Friday, March 30, 2007

Surveillance exposes Disability Fraud-Black Hole II

Chalk one up for the good guys. As you read this stop and ponder what happens when behavior like this becomes engrained in a company's culture. Hat tip to BenefitsLink which has a great aggregation service for the story here.

Employee On Short Term Disability Terminated Based On Video Surveillance

from Spencer’s Benefits Reports: An employer did not violate ERISA when it terminated an employee on disability leave based upon surveillance showing the employee engaging in physical activities beyond his supposed disabilities. This was the decision of the Tenth Circuit U.S. Court of Appeals in Denham v. Sunoco, Inc. (No. 06-5040).

John M. Denham worked at Sunoco’s lubricants refinery in Tulsa, Okla. On May 25, 2000, Mr. Denham began a medical leave of absence due to neck, shoulder, and back ailments, and he began receiving short term disability benefits under Sunoco’s disability income plan. As required by company policy, Mr. Denham periodically reported his medical condition to his supervisor and to Sunoco’s company physician at the Tulsa refinery, Dr. Campbell. Mr. Denham also gave consent for his medical records to be shared with Sunoco.

During the time that Mr. Denham was on disability leave, his supervisor heard comments from other Sunoco employees indicating that Mr. Denham might have been engaging in physical activities apparently incompatible with his disabilities. In order to verify these rumors, Sunoco hired a private investigative agency to look into the matter. Rex Merritt, a local investigator experienced in surveillance work, then followed Mr. Denham and videotaped his activities. Mr. Merritt submitted a videotape to Sunoco’s human resources department showing Mr. Denham working on a truck, making a trip to a local auto-supply store, and unloading 50-pound sacks. On Nov. 15, 2000, Mr. Denham was summoned to Sunoco’s HR department, where the videotape was shown to Mr. Denham, Dr. Campbell, and other HR personnel. After Dr. Campbell concluded that Mr. Denham could not have been performing the activities shown on the videotape with his claimed impairments, Sunoco terminated Mr. Denham’s employment.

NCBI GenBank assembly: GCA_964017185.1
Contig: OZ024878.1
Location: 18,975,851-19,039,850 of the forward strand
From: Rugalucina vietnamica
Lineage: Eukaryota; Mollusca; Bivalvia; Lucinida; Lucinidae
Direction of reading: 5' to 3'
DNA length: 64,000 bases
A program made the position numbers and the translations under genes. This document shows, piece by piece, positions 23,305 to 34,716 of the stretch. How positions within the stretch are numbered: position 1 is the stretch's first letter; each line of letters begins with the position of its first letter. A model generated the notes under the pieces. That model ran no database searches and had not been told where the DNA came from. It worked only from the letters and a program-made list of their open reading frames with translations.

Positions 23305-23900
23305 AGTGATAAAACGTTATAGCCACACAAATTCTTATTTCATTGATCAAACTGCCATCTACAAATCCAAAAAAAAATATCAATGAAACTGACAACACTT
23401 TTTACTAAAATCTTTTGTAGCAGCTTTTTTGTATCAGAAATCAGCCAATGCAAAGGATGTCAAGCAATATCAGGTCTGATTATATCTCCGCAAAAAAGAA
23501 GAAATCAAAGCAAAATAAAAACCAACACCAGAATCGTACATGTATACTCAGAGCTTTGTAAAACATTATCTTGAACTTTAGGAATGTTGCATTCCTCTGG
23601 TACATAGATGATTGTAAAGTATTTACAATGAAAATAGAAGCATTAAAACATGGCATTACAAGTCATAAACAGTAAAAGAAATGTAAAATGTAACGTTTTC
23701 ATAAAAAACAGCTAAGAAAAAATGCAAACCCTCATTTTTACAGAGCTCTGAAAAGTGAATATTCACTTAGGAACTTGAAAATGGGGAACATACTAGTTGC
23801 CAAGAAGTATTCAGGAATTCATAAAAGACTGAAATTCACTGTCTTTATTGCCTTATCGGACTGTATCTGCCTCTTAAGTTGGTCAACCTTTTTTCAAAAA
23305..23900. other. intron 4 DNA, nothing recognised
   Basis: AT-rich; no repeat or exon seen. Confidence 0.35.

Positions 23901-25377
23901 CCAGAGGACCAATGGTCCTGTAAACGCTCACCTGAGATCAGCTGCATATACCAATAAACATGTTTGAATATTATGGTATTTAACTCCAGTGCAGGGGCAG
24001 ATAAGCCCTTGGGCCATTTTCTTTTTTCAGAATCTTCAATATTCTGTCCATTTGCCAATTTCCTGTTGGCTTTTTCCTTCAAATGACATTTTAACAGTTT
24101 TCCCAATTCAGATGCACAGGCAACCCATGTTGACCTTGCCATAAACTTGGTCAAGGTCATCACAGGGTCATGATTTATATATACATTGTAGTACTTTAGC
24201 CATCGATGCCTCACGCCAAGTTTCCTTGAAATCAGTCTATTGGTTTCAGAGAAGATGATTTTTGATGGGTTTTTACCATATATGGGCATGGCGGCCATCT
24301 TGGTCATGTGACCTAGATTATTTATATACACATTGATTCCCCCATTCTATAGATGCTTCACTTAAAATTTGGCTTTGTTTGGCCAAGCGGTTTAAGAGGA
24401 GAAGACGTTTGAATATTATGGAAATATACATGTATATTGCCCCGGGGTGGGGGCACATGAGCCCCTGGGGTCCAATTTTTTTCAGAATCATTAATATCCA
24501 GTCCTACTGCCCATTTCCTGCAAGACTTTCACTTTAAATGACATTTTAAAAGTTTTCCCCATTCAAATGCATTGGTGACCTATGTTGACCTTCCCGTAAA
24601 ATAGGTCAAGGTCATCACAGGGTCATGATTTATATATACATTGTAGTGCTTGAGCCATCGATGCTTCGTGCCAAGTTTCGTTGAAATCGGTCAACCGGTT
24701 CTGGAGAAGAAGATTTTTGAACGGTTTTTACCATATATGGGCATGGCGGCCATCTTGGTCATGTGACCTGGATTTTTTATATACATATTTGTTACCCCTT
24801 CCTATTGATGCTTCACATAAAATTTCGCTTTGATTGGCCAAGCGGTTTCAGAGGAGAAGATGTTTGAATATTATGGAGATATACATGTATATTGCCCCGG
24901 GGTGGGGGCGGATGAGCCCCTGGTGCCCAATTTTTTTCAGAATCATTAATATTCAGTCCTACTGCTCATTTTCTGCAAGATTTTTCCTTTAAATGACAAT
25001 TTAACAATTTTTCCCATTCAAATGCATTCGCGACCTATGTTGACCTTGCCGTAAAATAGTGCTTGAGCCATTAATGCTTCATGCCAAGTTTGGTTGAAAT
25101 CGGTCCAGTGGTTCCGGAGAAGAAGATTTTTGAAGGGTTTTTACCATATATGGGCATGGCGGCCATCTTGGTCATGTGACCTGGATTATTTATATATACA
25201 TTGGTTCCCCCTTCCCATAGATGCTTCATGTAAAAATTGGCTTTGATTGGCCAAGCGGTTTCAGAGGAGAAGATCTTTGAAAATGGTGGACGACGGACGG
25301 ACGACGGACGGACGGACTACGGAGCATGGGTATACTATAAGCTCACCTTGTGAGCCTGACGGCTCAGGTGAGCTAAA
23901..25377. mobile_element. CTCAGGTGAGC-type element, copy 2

Now stop and ponder what happens when behavior like this is becomes part of your culture and word spreads. If your firm has 3000 employees and 1% behave this way each and every year what is the economic impact. Lets do the math and assume a $50,000 annual salary (low for a refinery) and 60% STD and LTD plans with a 6 month STD benefit period and followed by LTD.

STD Cost $15,000 per claim X 30 claims = $450,000 in direct costs
LTD cost of $30,000 per claim X 30 claims= $900,000 in direct costs

Total Direct Costs = $1.350,000 annually

A refinery must be efficient to drive profits but for the sake of argument lets low ball the productivity ROI and call it a 2-1 return on labor costs.

Total Indirect Costs = $2,700,000 annually

Total Direct and Indirect Cost of STD Fraud equals $4,050,000 annually.

Notice we have not even included costs for over-time or excess staffing but these are very real for an employer in this predicament. Welcome to the black hole, that giant sucking sound you hear is the black hole of STD (see earlier post by The Group Guy) crushing your benefits and payroll budget. Fraud--a little goes a long way.

The good news is I have solved this very problem at numerous companies large and small.


Anonymous said...

This happens all the time in Fayetteville, NC, at AT&T. I know one employee who goes on short term disability two years in a row. She works for the Call center in customer service. In 2008 she saw a doctor who was recommended to her by other employees. This doctor is on the fraud. She goes for an initial appointment. Once her short term is approved she never visits the doctor again. She calls the doctor and the doctor extends her short term by phone. The doctor prescribes zoloft and sleeping pill on the first visit and that the extent of her care for mental stress. The doctor recommended that she check herself into the hospital for 24 hours and tell them she wants to kill herself and this enabled her to get short term in 2009. There is nothing in the least wrong with her but like I said she has suceeded doing this two years straight. She may have worked a total of 6 month in two years and a half. I just do not understand why AT&T get away with this. She works at the call center. Well actually she is employed there, but she doesn't do much work.

The Group Guy said...

She gets away with it because no one reports it and those handling the Short term disability leaves are not competent. Call it in.